(While there's no shortage of coverage on this issue, many small business owners are finding themselves a bit bewildered by the whole paid links debate. This series is designed to help them understand the issues at play so they can make their own decisions about how to move forward in regards to buying, selling and nofollowing links.)
Don't miss the first four articles in this series...
Today I'll be wrapping the series up by taking a look at what's likely to happen if Google continues on their current course and why I believe it could make the Internet a worse place for small business owners.
Driving Link Brokers Underground
The most obvious consequence of Google's crusade against paid links will be the shift from an open economy to an underground link economy. While many (perhaps even most) sites currently selling links will stop in fear of retribution from Google, a great deal will simply join the underground. Link builders and SEOs will carefully and quietly build relationships with more sites and will buy link placement for their clients.
Less link buys will happen by email and more will happen by phone and in-person networking to remove the trail. This means those who are new to the game will have to play quite a bit of catchup to build up their own relationships with link sellers or to create new in-house networks for sites.
Google's crusade may simply be the catalyst for pushing the industry back underground. Many SEOs have been calling for the shift for some time anyway, citing Google's (supposed) ability to find and discount links marked as sponsored. In fact, SearchRank Blog's David Wallace wrote about the need for the paid link industry to go underground just last week.
Google has declared war on paid links, which they clearly have the right to do. We however have the right to fight back. Because we are at war, we as search marketers should be a bit more tight lipped about our strategies, making it more difficult for Google to combat this very effective means in helping sites to improve their visibility in the organic search results.
In fact, blog posts are already popping up with information and advice on how to buy and sell links in the new underground market. Jeremy Luebke offered up seven of them in a post over at Marketing Pilgrim last week.
Of course not everyone thinks the shift to underground link buying is a bad thing. (In fact, a great deal of marketers are quite happy about it.) Ben Cook points out how the shift will benefit those who remain willing to sell text links:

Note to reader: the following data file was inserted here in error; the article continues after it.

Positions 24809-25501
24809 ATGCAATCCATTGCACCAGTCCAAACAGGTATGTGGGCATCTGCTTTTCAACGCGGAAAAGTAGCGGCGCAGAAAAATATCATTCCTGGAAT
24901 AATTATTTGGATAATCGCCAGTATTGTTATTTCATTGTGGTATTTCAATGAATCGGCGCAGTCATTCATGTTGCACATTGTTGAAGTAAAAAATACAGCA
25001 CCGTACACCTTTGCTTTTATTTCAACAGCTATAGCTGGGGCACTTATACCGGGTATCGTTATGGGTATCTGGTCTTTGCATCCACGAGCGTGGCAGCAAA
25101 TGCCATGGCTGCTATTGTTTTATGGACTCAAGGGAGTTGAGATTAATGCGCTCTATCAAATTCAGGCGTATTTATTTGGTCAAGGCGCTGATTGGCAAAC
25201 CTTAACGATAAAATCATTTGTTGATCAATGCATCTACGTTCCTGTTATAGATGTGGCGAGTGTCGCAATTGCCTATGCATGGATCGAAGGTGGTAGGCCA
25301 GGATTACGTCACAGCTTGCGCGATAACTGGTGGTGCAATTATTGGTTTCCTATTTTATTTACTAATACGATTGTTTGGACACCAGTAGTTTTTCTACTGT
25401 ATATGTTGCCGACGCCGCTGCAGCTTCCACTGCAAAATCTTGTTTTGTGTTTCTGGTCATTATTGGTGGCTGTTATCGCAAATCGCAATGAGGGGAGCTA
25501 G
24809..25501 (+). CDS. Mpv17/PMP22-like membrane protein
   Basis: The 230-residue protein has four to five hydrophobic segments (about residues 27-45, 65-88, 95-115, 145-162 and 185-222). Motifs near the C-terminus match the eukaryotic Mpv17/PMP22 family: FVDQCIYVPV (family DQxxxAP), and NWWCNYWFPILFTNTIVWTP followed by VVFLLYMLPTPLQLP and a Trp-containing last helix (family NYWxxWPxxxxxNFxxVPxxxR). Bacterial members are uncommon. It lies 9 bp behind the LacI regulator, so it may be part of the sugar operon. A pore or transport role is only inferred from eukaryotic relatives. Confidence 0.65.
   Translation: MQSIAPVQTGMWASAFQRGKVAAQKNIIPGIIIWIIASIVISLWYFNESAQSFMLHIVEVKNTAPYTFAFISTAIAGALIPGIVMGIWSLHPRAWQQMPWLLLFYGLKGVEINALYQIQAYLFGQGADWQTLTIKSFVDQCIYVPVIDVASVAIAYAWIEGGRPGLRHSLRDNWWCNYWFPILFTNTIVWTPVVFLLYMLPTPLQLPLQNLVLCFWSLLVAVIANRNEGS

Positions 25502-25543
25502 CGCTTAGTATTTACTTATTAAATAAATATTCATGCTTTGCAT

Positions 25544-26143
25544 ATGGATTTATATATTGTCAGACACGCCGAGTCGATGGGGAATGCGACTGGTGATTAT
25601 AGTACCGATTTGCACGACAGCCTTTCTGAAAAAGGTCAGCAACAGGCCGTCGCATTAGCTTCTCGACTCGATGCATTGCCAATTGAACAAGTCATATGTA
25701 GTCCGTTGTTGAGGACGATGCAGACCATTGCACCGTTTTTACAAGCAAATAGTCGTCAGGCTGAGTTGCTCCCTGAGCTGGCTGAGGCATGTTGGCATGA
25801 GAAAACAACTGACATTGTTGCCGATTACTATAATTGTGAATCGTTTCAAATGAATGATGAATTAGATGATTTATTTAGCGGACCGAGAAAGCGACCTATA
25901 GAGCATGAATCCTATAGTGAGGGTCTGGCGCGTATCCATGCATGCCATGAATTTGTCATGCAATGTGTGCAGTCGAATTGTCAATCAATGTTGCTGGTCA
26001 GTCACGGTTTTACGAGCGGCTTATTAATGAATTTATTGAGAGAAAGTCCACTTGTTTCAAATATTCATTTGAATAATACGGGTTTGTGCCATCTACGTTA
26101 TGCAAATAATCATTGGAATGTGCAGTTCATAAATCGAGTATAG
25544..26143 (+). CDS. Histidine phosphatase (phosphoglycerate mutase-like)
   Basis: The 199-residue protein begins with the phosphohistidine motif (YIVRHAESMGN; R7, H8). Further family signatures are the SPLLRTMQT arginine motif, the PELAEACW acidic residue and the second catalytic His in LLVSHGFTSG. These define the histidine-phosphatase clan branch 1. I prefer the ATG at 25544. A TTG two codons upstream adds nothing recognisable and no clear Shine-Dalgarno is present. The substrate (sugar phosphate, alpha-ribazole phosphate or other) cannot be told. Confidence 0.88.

With more and more website owners falling for Google’s intimidation tactics, the supply of available links is going to diminish. However, the market for those links is well established and as long as it remains beneficial to buy links (and trust me, it’s still VERY helpful to purchase links), that demand isn’t going anywhere. So, as we all learned in grade school, when the supply drops but demand stays the same, prices go up. Those of us who continue to sell links will have less competition and will be able to sell more links, charge more for the links we’re already selling, or both!
For as much money as TextLinkAds has made for it's member sites, underground link sellers stand to make even more. As Ben points out, limited supply will lead to increased costs. Those who have built marketing strategies that don't rely too heavily on Google will find the financial payoff of link selling far outweighs the small risk of losing their Google traffic.
Thanks to Google, the profitability of link selling just went up.
Clearly, a world in which seasoned SEOs buy and sell links to their heart's content and the average webmaster trucks along without the benefit of all those links isn't one of Google's goals. That leaves me asking myself why Google might want to push the link buying industry underground.
If You Hide Them, Will the FTC Come?
One of the side effects of driving the paid links industry underground that I haven't seen mentioned yet is the FTC issue.
This is even more surprising because Matt pointed the FTC issue out when he blogged about the need to provide a disclosure on paid links earlier this year:
The other best practice I’d advise is to provide human readable disclosure that a link/review/article is paid. You could put a badge on your site to disclose that some links, posts, or reviews are paid, but including the disclosure on a per-post level would better. Even something as simple as “This is a paid review” fulfills the human-readable aspect of disclosing a paid article. Google’s quality guidelines are more concerned with the machine-readable aspect of disclosing paid links/posts, but the Federal Trade Commission has said that human-readable disclosure is important too